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Metal Detector Blog

September 20, 2017
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1723 Woods Hibernia Type 2 Half Penny!

Categories: Finds

I have a customer who has turned into a good friend and his name is Jason. He does a lot of door knocking to get permission on private property. He was sending me pictures from the farm field that he was detecting and his finds were incredible with his Garrett AT-Pro using the Nel big coil. This field was very active with manual labor back in the days. Now, it is a hay field.

Jason found seated dimes, Indian cents, large cents, Colonial coppers, King George coins and the list goes on. I was always working, when he invited me to go out detecting during the week with him. So, I gave him a call on the weekend to go detecting on the property. Being a new father, he was very busy. He knows the land owner and he stated to me: “knock yourself out, I hammered that place.” He really did. I detected for 5 hours without one good signal.

I was using the AT-Pro as well with the Nel Storm coil. I knew there had to be something in this huge field that he missed. My arm was getting tired and I headed down to the tall grass on the bottom of the field. I finally got a banging signal in all directions! It was a range up solid 85-86! The grass was 6 to 8 inches high and very hard to swing. The coin was down 6 inches and the larger Nel coil picked it up with no problem! The coin was an 1820 Large cent in decent condition. So, this is what I needed- a spark. I detected for another 2 hours and finally got another great signal again. This one was 82-84 and 8 inches down in tall grass.

This was the 1723 Woods Hibernia half penny. This find made my week. I had to look up more information on the coin when I got back home in the RedBook. Here is more history of the coin:

This coin is a type of Irish milled coin. Milled coins are produced by machine, unlike hammered coins that are made by hand. The machines used for these were called screw presses. They were invented in 1506. A man known as Donato Bramante modified an existing machine for striking lead seals for Pope Julius II. Before this, it took over a century to replace the moneyers and hammered coinage. The press was first introduced at the London Mint in 1551 and in 1662, it was in full use.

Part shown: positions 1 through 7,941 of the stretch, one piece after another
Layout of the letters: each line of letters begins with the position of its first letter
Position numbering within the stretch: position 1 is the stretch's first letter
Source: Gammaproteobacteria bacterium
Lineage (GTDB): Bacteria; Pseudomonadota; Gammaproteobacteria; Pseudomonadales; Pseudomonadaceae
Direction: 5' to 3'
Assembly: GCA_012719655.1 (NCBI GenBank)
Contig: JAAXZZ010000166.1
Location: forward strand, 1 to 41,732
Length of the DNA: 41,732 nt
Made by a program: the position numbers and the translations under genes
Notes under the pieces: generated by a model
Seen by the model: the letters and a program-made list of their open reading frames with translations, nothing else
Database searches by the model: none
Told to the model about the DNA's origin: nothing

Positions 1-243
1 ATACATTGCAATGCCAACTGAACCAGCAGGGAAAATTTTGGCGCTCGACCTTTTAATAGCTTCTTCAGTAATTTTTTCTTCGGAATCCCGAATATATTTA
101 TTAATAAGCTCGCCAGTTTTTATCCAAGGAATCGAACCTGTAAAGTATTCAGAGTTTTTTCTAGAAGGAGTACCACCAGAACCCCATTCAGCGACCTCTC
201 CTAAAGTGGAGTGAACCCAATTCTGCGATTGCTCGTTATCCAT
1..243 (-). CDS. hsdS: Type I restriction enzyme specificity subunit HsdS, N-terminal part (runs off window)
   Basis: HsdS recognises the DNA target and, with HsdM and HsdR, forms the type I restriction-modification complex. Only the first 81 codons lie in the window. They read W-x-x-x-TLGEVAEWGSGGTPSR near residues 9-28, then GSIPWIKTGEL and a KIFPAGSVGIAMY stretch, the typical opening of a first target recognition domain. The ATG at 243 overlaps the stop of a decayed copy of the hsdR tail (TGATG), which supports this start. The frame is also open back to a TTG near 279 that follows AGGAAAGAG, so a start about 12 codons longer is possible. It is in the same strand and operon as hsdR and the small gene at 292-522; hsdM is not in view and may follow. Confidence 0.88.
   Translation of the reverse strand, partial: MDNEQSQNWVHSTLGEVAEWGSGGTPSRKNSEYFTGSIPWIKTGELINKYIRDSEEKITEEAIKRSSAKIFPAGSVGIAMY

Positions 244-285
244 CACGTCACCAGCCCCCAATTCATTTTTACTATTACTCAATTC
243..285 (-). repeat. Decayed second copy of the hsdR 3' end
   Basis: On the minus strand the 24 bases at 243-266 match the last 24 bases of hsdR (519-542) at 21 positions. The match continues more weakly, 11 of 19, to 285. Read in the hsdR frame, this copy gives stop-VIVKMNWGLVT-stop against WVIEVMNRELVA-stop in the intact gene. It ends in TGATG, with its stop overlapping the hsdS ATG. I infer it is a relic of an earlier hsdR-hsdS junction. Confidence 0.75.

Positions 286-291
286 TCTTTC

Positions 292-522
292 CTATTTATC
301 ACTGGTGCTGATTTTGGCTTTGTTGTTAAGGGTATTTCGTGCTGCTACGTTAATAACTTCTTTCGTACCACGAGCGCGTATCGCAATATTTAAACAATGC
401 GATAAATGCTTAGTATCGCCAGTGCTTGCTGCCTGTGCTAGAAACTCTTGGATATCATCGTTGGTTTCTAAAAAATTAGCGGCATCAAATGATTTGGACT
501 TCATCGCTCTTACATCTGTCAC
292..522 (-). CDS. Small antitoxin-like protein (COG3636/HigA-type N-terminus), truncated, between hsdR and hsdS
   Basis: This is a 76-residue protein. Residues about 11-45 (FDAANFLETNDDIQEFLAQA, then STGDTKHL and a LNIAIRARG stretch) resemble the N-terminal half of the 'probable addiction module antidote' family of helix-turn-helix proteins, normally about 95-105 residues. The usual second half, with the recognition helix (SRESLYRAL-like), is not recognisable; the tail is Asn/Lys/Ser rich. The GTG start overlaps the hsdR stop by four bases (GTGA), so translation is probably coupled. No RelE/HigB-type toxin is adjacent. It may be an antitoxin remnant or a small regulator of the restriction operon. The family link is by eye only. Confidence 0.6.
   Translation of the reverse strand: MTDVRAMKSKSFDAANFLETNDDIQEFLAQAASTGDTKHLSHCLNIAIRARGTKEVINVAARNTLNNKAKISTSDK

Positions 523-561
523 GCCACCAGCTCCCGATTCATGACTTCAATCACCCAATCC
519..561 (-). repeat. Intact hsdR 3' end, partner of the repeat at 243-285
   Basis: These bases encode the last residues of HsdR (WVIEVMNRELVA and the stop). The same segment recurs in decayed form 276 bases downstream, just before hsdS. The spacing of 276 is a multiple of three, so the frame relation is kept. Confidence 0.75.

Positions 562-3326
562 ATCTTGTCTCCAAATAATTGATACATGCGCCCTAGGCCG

Irish milled coins were first made to prevent clipping. In medieval times, clipping would cause a coin to lose up to half of its value! The edges of the coin were “milled” in order to give them a rough texture and clearly show if they had been tampered with. A man named William Wood received a patent to create coinage for the American Colonies and Ireland. The coinage was made from an alloy called “bath” metal.

The Irish originally rejected it because the King did not discuss the discussion with the Irish Parliament before it was given the ok to use. Wood was forced to stop production and in 1737, all of his coins were removed from circulation. The coins were sent to the American Colonies and remained in use until the Civil War. As far as the name of the coin, Hibernia is the classical Latin name for the island of Ireland itself. It represents Ireland.

On the obverse, there would normally be the words “Georgius.Dei. Gratia.Rex” with the bust of a laureate on the right. On the reverse, it has Hibernia 1732. Seated left is Hibernia, leaning on a harp with a branch in hands.

Just a shout out to Jason! Thank you.

Happy Treasure Hunting!

Dennis

Sources: https://oldcurrencyexchange.com/irish-coins-milled...

http://rarecoinsandtokens.co.uk

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